Address pharmaceutical pollution now to stop antimicrobial resistance

By Jean-Yves Stenuick, Pharmaceuticals Policy & Projects Officer, Health Care Without Harm (HCWH) Europe

The European Commission is failing to mitigate the impact of pharmaceutical pollution, a driver of growing antimicrobial resistance recognised by UN Environment. With AMR annually claiming 700,000 lives worldwide and projected to overtake cancer as a major cause of death by 2050, the EU must take action to address this major health threat.

Pharmaceutical residues can enter the environment at all stages of their life cycle: wastewater discharges during manufacturing, human and animal excretion during use, and improper disposal of medicines. Once in the environment, pharmaceuticals can accumulate in fish, livestock, and vegetables as well as entering our drinking water.

Lack of ambition at EU level

Whilst pharmaceuticals are already damaging the environment with harmful effects on wildlife, the most worrying impact of pharmaceutical pollution is the development and spread of microorganisms resistant to antimicrobial drugs.

Yet, when the European Commission recently published its long-awaited Strategic Approach to Pharmaceuticals in the Environment, it disappointingly failed to include key measures to address the devastating impact of pharmaceutical pollution.

In response to this lack of action, six health and environment NGOs* wrote a joint letter to the European Commission expressing deep concerns over the Strategic Approach’s lack of ambition.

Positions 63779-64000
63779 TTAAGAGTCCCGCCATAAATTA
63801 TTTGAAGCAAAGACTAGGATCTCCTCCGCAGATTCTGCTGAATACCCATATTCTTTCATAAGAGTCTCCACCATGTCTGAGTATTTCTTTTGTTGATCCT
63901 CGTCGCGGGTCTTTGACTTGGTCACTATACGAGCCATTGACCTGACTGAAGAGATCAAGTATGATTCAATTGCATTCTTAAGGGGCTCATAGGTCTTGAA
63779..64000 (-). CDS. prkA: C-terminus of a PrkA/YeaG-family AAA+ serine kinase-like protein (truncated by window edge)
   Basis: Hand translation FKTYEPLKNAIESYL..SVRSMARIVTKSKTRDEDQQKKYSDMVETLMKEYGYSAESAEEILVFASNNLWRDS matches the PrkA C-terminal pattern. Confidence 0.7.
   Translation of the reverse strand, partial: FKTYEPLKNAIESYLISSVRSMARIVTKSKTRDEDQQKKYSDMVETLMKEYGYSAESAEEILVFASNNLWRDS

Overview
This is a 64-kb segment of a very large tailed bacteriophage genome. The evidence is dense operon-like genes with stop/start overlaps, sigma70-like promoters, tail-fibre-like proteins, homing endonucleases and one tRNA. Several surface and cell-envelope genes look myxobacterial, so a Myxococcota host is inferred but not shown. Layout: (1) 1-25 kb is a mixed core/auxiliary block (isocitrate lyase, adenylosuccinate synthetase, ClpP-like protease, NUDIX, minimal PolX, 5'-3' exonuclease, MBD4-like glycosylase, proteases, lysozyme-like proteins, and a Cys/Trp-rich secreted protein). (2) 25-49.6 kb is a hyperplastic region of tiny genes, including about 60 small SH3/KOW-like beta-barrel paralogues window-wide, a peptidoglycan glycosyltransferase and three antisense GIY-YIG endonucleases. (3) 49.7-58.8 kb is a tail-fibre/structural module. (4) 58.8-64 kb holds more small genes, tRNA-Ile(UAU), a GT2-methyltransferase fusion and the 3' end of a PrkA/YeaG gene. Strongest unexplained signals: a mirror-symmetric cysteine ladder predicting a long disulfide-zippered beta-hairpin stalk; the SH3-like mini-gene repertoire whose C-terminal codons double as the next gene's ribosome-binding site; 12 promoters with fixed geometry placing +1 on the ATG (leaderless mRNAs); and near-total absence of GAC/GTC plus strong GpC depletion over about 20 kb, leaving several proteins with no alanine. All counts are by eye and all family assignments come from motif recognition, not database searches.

The letter offers five concrete measures that must be implemented to mitigate the serious effects of pharmaceuticals in the environment throughout their life cycle. These measures include proposing strong legislative framework to increase transparency along the supply chain and a broadened Good Manufacturing Practice (GMP) framework that covers environmental criteria.

Pharmaceutical pollution is a global issue

More than 631 different pharmaceutical agents or their metabolites have been detected in the environment in over 70 countries worldwide. As global consumption of human and veterinary pharmaceuticals increases, this problem is only getting worse. The highest concentrations of active pharmaceutical ingredient (APIs) are found in rivers and lakes that receive wastewater. In Europe, several veterinary drugs (mostly antimicrobials) have been shown to contaminate the majority of the 29 small waterways analysed across 10 EU countries.

The EU must lead in the fight against AMR

The EU has a key role to play in tackling pharmaceutical pollution and the global threat of AMR. The next Commission should therefore be the spearhead of an ambitious and important legislative process as a comprehensive ‘One Health’ approach is the only coherent perspective to combat this “catastrophic threat”.


*Bund für Umwelt und Naturschutz Deutschland, Changing Markets Foundation, European Environmental Bureau, European Public Health Alliance, Health Care Without Harm Europe, and PAN Germany

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